Tolkien's Gedling: The birth of a legend
The inspiration for the Lord of the Rings trilogy was penned in Gedling.
In September 1914 JRR Tolkien, his life in crisis, visited his Aunt Jane's farm in Gedling, Nottinghamshire.
In Tolkien's own words the poem he wrote there on the 24 September was the start of his mythology.
Inspired in Notts
Tolkien visited Gedling three times between 1913 and 1916.
He stayed with his maternal aunt, Jane Neave, at Phoenix Farm (now Jessops Lane).
It was during a visit in 1914, at the age of 22, that Tolkien penned the first draft of The Voyage of Earendel the Evening Star.
He stated to friends that whilst working on this poem there was "a tremendous opening up of everything for me".
At the time Tolkien was engaged and his brother had just joined the army but Tolkien had little taste for war or marriage.
Andrew H Morton, author of Tolkien's Gedling, believes the poem was compensating for his own perceived lack of heroism.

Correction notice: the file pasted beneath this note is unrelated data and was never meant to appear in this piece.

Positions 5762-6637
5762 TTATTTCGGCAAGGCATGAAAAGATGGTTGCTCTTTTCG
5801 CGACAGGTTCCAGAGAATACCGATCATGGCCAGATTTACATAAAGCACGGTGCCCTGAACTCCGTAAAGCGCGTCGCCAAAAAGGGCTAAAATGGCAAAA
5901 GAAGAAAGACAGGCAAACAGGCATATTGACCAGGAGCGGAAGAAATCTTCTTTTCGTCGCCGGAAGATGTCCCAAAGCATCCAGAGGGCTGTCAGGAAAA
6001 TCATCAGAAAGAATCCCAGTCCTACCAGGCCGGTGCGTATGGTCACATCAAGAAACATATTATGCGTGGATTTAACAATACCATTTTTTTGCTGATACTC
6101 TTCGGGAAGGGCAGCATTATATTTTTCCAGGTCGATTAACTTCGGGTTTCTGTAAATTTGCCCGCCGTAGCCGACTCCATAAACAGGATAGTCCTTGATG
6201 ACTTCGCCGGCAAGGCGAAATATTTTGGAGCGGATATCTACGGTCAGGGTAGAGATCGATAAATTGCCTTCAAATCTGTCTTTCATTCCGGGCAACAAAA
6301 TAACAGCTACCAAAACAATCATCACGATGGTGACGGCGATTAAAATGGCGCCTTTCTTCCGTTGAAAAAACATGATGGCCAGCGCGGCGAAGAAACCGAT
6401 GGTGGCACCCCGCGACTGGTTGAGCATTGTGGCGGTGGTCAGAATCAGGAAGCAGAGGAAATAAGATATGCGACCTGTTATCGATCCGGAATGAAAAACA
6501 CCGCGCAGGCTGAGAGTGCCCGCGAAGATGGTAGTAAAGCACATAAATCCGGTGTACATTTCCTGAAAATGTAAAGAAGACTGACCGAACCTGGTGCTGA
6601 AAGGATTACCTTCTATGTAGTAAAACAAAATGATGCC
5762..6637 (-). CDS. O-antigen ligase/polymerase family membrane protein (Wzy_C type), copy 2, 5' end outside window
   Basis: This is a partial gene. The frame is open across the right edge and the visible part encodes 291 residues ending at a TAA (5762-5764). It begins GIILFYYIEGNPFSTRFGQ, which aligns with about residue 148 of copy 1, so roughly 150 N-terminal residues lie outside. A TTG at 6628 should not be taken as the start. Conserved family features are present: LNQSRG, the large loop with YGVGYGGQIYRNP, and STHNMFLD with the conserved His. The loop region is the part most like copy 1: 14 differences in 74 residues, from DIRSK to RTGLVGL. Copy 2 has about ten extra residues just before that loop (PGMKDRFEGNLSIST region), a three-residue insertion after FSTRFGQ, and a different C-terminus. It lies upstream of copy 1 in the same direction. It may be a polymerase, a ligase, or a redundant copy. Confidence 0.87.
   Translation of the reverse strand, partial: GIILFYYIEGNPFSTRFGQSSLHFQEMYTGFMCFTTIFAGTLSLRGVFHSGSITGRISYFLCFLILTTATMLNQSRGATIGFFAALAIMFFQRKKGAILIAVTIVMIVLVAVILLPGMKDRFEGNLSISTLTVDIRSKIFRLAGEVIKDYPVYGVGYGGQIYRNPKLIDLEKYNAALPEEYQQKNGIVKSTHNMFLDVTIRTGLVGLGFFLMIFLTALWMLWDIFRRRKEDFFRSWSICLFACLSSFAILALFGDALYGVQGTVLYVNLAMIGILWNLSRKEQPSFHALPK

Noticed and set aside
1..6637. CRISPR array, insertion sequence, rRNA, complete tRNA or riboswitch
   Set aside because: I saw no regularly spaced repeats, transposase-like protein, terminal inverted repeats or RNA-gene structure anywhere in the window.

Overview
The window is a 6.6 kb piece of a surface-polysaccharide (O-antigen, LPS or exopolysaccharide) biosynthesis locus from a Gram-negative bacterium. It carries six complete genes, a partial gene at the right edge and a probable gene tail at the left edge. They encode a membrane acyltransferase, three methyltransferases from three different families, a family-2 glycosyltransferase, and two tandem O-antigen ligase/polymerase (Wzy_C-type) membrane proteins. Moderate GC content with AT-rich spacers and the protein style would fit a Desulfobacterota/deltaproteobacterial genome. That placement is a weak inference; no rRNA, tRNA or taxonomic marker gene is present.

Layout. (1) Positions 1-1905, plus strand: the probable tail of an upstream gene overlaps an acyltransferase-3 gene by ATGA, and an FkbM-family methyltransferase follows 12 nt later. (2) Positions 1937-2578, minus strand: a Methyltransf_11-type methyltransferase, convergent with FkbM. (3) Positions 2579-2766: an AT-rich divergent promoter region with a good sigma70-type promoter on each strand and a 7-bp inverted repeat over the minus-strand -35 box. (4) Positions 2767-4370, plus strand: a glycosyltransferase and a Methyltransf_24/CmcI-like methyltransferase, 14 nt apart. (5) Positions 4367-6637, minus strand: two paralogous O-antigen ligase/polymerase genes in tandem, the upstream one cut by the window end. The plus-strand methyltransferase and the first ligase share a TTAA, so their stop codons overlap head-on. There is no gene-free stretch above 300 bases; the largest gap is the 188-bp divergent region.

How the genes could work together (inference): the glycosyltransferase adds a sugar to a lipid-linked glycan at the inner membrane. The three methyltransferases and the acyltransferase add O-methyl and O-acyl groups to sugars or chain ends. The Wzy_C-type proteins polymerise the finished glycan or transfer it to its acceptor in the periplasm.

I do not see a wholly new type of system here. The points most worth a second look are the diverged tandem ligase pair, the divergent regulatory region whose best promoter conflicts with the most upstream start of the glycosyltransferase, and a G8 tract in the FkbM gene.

Andrew H Morton
"Tolkien was a bit of a home boy. He was a bit of a hobbit. He liked cosy places like Gedling.
"What's interesting about Tolkien is that out of these very ordinary places his imagination expands to make this wonderful mythology."
Earendel is mentioned by name in Tolkien's trilogy.
"Towards the end of the Lord of the Rings Frodo gets caught in the lair of Shelob the Spider. He's given a vial of light from Galadriel and that is the light of Earendel."
So a light created in Gedling shines all the way through to Mordor.
Gedling is also said to be home to one of the central characters in The Hobbit and Lord of the Rings.
Many believe Tolkien based the wizard Gandalf on his maternal aunt, Jane Neave, an important figure in his life.
Andrew H Morton's book Tolkien's Gedling: The Birth of a Legend is published by Brewin Books.
last updated: 07/11/2008 at 08:44